It would only be a slight exaggeration to say that I have spent every waking minute of the last three months daydreaming about Revlon Facets of Fuchsia, €9, in anticipation of its launch. I even attempted a DIY approximation of it to tide me over until its arrival, but finally – FINALLY! – I have in my possession a bottle of the lust-have nail polish of the season.
It wasn’t slated to land until October but has quietly been taking up residence on Revlon stands over the last couple of weeks. I’ll be honest: when I clapped eyes on Facets of Fuchsia sitting pretty in Boots the other day, I didn’t worry too much about release dates or wonder why it was out early.
I snapped up a bottle quick smart and briefly wondered if I should be taking advantage of the Boots three for two offer (running until 26th September) to buy back-up bottles, too.
Facets of Fuchsia is a truly gorgeous polish, with large hexagonal paillettes and small square pieces of pinkish purple glitter suspended in a black jelly base, and is being widely hailed as a dupe of Deborah Lippman Bad Romance. The jelly base of Facets of Fuschia might be a slightly more sheer and it might have a higher concentration of glitter particles, but really that’s splitting hairs. They’re as good as identical, except for the price difference: Revlon’s take on things is just half the price of Bad Romance (€18).
So it’s good looking and comparatively well priced, but how does Facets of Fuchsia perform outside the bottle? Well, the jelly base is on the thin, watery side because the glitter needs to be visible through it, but that means coverage is a bit crappy. This definitely isn’t a one coater. The first coat is actually a bit of a sheer, streaky, brushstroke-filled mess, and I find it really needs three coats to be perfectly opaque as the second isn’t quite enough to completely cover all bald spots.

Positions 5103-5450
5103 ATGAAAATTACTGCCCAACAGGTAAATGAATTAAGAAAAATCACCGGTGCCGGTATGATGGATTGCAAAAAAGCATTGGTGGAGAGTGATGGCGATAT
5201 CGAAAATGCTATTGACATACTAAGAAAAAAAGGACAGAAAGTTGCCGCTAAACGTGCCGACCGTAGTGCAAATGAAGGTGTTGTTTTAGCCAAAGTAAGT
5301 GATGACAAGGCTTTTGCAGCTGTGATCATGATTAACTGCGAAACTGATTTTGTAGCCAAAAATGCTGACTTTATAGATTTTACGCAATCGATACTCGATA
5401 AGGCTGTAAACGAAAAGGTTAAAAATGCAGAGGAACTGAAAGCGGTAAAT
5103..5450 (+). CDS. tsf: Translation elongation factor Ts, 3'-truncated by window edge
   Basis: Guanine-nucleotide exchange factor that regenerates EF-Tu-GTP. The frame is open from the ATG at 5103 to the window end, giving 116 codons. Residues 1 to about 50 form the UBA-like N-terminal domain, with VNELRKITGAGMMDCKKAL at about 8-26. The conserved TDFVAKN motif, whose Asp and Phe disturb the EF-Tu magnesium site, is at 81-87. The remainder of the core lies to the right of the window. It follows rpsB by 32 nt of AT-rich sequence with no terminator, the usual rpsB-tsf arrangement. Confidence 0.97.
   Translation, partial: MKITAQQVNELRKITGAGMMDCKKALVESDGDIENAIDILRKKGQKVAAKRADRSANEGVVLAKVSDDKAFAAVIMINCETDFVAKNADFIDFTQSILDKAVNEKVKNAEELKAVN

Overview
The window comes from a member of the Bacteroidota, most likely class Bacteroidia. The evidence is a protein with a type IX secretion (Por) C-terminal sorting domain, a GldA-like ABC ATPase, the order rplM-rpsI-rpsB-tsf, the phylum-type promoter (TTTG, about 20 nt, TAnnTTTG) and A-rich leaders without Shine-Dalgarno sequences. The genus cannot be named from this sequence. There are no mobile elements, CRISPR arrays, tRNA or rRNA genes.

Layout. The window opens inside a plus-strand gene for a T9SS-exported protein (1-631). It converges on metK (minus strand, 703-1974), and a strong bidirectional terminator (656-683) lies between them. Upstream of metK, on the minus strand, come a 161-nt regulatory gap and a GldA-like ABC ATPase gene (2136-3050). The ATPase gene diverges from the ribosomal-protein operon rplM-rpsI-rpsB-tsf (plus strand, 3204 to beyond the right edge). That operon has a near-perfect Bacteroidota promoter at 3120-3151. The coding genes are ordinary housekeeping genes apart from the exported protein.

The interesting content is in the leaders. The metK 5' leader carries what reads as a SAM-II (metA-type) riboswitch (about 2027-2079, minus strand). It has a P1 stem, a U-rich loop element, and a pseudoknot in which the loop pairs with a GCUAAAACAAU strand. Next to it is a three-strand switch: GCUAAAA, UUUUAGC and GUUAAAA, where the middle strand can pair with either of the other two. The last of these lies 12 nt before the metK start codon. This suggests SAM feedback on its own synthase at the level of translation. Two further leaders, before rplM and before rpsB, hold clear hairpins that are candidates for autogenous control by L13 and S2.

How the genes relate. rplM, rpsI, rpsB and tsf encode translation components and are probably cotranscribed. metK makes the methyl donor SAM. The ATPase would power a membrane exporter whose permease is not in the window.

That’s a pain in the hoop for two reasons. It takes longer to apply, yes, but it also means that you wind up with an awful lot of glitter on the nail plate. Now, I love me some bling, but too much of it is actually a bad thing where this polish is concerned. Part of the beauty of Facets of Fuchsia is that the glitter is subtle and gives the black base a subtle, sophisticated, lit from within quality, but the glitter build-up caused by multiple coats diminishes that effect. If you encounter similar problems and want to cut down on the glitter payload, try using it over a black creme base to reduce the number of coats needed to emulate the bottle colour.
Regardless of how many layers you ultimately end up applying, all the glitter in the mix makes for a predictably uneven result, so a topcoat is a must to eliminate bumpiness and create a smooth finish.
That might sound like a lot of negativity but, despite the application issues, I absolutely love this polish. It looks simply stunning and will, I think, flatter most skintones. It’s a bit goth while being very glamorous, it’s edgy but not OTT, and it is perfect for autumn/winter.